Beirut (AsiaNews) - Qaraqosh, a predominantly Christian town in Iraq's Nineveh Plains, has been without water and power supply for a week. Now residents are preparing to flee a place they once considered safe as Islamist forces begin to clash with Kurdish peshmerga.
"No, we Eastern Christians are not a wandering people," said Mgr Boutros Mouchi, Syriac Catholic bishop of Nineveh, in an attempt to raise awareness locally, regionally and internationally about the need to save the town from an invasion by Islamic State of Iraq and Syria (ISIS), which some deemed "imminent".
From Beirut, Melhem Khalaf, law professor at the University Saint-Joseph, joined the appeal just back from Iraq, where he also visited Qaraqosh.
His appeal is for all political and religious leaders and all those who care about the survival of the region's rich social fabric, history and future.
Bishop Boutros Mouchi is still in Qaraqosh, which is located about thirty kilometres from Mosul and is close to Kurdish-controlled areas.
Thus, the city found itself caught between rival forces fighting each other. When Qaraqosh residents asked ISIS leaders for the restauration of water and power supply, they were told: "Just ask the Kurds!"
In recent weeks, Qaraqosh, which had 38,000 residents, 35,000 of which Christian, saw its population swell with the influx of Christians fleeing Mosul, after it was seized by ISIS.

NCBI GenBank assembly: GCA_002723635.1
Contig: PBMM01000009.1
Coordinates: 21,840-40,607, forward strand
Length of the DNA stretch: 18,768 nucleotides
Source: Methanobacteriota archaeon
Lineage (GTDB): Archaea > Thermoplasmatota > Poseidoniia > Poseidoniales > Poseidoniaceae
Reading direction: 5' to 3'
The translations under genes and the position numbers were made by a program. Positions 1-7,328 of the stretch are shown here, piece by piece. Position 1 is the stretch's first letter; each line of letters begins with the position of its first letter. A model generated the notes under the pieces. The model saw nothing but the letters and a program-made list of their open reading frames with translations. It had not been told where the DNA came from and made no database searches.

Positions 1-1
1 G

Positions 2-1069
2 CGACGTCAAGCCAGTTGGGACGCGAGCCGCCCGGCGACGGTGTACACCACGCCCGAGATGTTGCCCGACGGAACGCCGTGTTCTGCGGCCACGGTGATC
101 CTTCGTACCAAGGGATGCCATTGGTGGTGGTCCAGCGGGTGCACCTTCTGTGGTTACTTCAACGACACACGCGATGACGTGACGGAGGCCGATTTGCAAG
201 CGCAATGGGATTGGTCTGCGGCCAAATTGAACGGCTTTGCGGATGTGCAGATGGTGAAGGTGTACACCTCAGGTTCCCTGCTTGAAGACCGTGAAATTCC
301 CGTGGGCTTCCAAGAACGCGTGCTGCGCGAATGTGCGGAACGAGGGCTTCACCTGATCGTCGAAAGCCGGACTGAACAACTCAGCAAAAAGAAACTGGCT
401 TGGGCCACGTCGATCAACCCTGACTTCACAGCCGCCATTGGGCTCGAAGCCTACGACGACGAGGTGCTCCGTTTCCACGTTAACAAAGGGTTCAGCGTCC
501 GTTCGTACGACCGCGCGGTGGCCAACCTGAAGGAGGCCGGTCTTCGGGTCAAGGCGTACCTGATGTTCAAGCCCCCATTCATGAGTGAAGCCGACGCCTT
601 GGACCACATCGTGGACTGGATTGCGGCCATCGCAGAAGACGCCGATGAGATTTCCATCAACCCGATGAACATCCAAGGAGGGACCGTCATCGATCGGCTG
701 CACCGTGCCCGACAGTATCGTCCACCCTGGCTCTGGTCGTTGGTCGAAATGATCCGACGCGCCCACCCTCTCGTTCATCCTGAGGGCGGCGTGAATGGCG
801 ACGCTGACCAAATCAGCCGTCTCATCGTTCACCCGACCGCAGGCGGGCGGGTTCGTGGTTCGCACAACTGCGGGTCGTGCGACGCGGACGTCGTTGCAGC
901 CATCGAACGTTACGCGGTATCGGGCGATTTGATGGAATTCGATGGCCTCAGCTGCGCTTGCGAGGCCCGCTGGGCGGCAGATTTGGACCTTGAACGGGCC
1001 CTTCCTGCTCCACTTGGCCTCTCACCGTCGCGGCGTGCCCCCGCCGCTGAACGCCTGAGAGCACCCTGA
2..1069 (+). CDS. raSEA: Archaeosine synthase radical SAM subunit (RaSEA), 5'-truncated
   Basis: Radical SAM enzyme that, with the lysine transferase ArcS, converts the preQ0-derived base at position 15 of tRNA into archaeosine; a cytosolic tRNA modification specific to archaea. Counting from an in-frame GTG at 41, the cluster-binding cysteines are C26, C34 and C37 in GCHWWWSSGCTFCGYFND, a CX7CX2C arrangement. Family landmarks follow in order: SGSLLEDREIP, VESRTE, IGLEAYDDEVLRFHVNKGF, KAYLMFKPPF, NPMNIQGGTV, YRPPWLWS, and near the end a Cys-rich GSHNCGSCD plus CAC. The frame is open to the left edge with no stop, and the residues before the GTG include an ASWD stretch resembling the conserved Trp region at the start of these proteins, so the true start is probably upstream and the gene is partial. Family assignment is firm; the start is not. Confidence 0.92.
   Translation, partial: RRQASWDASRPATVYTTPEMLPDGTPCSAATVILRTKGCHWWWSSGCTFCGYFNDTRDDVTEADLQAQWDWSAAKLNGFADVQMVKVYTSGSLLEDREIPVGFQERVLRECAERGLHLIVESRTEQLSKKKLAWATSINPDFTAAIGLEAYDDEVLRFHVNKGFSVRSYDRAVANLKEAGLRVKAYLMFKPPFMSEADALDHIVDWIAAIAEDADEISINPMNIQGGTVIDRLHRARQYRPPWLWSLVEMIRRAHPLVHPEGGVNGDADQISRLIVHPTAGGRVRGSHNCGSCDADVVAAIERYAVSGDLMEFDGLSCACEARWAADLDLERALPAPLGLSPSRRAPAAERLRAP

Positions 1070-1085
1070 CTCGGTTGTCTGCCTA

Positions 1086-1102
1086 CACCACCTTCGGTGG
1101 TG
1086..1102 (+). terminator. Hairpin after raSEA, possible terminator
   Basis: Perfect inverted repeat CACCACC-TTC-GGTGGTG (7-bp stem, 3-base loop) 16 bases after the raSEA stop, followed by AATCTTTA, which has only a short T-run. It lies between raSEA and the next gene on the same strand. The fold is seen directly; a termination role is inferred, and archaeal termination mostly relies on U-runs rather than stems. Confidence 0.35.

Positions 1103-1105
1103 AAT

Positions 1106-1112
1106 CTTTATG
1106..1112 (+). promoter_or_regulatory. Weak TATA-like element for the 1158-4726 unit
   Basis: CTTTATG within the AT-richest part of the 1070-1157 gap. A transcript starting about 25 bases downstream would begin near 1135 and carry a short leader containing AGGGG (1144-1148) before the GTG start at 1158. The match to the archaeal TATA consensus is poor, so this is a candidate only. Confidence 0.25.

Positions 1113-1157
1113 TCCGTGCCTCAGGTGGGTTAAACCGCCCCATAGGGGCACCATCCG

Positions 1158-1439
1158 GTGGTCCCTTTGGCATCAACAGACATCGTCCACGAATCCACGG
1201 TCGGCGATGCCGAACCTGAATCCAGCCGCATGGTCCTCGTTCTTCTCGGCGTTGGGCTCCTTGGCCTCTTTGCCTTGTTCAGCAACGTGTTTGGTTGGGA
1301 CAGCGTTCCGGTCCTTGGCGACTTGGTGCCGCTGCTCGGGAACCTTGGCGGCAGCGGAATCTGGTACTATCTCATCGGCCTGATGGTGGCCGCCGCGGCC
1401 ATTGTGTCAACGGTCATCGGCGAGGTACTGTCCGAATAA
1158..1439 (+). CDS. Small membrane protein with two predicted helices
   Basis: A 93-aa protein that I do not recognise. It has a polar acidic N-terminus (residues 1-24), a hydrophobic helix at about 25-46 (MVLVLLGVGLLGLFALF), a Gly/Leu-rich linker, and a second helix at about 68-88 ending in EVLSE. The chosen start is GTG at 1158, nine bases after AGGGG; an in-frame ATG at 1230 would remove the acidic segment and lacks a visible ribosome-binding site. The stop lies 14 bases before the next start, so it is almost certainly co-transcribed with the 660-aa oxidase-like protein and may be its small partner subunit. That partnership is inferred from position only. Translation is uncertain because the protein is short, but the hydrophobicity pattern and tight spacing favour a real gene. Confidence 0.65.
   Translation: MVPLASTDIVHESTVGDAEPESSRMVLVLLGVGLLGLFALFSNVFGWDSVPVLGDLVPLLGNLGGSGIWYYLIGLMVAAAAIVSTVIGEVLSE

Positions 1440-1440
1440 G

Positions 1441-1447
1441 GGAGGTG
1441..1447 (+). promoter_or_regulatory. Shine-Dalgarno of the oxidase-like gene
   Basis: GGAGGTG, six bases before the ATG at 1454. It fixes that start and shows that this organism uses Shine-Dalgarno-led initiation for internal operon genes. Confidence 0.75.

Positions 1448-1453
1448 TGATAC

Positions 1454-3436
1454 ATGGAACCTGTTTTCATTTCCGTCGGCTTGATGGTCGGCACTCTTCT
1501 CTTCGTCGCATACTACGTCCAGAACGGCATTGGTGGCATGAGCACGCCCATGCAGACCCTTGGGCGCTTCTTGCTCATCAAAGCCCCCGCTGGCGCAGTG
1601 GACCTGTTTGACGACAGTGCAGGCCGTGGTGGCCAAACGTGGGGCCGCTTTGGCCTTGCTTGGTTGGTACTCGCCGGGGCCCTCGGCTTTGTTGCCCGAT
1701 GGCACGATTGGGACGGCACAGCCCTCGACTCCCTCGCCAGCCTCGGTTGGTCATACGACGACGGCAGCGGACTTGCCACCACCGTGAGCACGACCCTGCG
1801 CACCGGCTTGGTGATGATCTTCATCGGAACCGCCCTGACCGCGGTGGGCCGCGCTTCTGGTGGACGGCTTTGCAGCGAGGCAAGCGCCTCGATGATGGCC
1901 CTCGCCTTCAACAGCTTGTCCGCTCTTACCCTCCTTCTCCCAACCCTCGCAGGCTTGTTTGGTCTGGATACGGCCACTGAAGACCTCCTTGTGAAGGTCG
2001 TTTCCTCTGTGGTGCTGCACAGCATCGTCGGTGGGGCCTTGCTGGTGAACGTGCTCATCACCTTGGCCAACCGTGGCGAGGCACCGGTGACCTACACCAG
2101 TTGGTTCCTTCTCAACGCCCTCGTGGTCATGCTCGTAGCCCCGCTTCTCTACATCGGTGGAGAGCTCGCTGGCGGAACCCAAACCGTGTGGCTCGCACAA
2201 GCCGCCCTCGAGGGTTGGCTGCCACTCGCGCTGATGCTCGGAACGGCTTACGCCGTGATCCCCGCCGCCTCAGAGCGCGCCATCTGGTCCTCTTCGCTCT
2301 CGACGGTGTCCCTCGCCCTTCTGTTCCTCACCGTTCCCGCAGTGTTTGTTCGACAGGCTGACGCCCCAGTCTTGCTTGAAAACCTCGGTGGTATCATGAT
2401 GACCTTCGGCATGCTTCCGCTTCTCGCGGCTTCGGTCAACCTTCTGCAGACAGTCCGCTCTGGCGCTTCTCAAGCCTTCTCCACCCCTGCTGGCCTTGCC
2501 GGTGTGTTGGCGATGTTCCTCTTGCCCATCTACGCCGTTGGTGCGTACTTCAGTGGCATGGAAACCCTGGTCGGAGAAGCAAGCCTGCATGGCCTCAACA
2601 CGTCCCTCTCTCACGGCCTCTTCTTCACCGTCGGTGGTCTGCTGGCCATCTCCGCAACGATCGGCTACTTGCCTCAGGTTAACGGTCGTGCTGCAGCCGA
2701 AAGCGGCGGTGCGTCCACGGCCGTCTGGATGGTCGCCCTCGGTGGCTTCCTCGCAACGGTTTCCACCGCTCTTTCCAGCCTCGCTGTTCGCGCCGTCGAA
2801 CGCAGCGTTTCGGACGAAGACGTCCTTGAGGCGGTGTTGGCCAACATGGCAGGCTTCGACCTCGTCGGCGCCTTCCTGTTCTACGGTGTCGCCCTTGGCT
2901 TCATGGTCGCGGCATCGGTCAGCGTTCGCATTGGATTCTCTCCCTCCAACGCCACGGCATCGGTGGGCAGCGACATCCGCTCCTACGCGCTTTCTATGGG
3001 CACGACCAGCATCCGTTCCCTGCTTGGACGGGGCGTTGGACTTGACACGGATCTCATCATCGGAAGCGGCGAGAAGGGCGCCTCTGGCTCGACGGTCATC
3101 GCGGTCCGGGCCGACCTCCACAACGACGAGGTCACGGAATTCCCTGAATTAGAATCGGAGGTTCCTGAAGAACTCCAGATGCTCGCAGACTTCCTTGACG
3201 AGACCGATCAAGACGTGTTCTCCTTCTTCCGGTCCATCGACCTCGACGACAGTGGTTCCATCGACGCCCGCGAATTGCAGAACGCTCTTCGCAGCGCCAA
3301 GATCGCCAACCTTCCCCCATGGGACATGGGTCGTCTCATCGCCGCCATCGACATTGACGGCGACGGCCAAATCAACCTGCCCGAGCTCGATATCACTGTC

The same happened a few years ago, when Christians sought refuge in the city after fleeing the hell of Baghdad and thought they had found a place of peace.
At first, ISIS pledged not to attack the town. With the desire to reassure the people and give credit to the commitments made by Islamist forces, the Chaldean Patriarch Louis Sako went there in person.
Now everything has changed. Islamic extremists have begun attacking Qaraqosh, clashing with Kurdish peshmerga.
Now, along with representatives of various Eastern Churches, Mgr Mouchi is appealing to the world to save the city and its most precious asset: religious, cultural and ethnic diversity.
The Free World has to face up to its responsibilities, and not close its eyes before the violence that is currently tearing Iraq apart and that is happening or could happen, Khalaf said, under the guise of a power struggle.
As part of this mobilisation, the Vatican has been reminded through Western ambassadors in Beirut.
Everyone is convinced that the issue goes beyond the fate of a few thousands Christians and involves the future of the region.
As Khalaf put it, "Qaraqosh is a bit of all of us. To let it die is to sign the death sentence for all of us."